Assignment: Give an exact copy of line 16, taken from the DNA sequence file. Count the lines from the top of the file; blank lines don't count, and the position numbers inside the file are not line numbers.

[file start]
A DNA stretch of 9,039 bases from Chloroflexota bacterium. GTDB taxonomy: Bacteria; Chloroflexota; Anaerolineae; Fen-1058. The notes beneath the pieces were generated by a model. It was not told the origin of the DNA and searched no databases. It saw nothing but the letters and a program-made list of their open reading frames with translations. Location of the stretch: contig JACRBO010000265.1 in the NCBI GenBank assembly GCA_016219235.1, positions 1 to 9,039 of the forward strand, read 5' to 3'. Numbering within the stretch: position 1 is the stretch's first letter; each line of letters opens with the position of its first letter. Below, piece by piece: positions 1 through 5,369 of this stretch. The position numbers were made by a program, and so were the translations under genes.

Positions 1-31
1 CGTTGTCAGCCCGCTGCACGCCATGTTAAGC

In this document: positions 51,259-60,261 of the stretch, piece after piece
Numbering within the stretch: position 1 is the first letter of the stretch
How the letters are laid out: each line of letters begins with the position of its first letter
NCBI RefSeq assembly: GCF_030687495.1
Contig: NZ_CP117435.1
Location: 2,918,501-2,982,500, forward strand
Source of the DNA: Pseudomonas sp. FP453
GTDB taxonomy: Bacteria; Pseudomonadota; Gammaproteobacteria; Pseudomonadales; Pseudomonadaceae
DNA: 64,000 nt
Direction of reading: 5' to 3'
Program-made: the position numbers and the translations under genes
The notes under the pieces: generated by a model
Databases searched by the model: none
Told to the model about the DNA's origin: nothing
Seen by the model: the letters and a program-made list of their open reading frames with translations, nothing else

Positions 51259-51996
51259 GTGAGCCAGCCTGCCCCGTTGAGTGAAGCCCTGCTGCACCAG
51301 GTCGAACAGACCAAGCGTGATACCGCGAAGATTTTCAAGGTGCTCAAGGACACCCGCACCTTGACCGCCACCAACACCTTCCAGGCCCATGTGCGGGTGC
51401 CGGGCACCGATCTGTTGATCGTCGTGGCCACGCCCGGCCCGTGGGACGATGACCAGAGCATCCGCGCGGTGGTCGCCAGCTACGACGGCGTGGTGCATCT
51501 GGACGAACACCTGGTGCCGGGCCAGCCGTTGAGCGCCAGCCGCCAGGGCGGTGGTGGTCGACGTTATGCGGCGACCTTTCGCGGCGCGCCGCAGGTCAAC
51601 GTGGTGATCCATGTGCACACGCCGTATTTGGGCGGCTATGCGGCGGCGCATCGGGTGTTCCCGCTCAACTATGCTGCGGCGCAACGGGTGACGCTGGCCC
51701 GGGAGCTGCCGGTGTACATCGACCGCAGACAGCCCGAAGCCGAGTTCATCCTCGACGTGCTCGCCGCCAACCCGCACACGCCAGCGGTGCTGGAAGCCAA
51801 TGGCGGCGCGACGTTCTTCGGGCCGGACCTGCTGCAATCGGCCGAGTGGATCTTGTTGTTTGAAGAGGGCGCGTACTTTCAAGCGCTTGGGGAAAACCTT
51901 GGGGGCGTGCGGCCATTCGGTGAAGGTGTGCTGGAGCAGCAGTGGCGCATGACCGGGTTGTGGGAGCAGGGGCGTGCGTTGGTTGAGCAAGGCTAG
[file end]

Databases searched by the model: none